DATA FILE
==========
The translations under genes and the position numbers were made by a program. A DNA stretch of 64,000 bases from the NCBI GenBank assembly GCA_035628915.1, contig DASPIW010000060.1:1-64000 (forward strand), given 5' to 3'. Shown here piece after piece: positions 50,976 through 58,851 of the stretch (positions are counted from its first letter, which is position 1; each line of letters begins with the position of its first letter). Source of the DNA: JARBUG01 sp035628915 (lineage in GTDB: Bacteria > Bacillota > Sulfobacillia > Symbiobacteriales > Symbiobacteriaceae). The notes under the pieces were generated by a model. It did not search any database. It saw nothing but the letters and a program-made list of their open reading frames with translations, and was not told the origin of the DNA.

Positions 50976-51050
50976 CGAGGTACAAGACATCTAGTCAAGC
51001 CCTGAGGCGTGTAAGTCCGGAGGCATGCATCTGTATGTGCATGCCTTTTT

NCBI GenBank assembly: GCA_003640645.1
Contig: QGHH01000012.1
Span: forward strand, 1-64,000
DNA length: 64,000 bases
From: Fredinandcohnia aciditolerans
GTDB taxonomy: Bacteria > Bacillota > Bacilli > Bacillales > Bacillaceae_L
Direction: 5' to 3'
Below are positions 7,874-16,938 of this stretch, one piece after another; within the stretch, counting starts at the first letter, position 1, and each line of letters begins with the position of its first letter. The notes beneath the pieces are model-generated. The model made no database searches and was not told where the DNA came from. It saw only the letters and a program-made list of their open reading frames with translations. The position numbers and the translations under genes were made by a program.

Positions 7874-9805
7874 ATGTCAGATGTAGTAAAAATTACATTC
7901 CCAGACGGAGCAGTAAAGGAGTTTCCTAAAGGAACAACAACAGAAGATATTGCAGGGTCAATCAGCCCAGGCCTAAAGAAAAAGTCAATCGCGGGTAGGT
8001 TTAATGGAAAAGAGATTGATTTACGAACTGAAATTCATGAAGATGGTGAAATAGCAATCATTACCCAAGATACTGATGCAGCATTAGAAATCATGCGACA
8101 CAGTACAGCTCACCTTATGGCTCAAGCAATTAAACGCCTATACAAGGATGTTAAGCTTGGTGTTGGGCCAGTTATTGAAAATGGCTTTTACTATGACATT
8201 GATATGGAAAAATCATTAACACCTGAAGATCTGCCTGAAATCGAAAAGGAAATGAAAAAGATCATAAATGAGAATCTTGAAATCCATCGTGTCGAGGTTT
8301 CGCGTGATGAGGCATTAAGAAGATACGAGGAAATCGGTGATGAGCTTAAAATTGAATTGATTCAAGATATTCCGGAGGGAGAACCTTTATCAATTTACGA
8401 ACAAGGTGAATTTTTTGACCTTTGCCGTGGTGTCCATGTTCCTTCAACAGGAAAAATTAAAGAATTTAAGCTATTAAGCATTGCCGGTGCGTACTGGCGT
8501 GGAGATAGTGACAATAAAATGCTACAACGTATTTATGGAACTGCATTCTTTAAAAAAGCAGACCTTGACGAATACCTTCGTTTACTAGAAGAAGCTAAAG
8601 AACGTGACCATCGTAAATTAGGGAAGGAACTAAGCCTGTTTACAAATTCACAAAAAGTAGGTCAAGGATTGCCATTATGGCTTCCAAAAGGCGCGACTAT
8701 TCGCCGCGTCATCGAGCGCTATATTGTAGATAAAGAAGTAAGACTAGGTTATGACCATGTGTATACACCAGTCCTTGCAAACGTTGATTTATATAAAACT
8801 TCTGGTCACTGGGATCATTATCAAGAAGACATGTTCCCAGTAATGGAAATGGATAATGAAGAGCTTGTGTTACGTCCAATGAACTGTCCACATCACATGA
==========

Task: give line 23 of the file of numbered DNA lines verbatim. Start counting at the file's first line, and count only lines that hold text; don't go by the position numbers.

8701 TCGCCGCGTCATCGAGCGCTATATTGTAGATAAAGAAGTAAGACTAGGTTATGACCATGTGTATACACCAGTCCTTGCAAACGTTGATTTATATAAAACT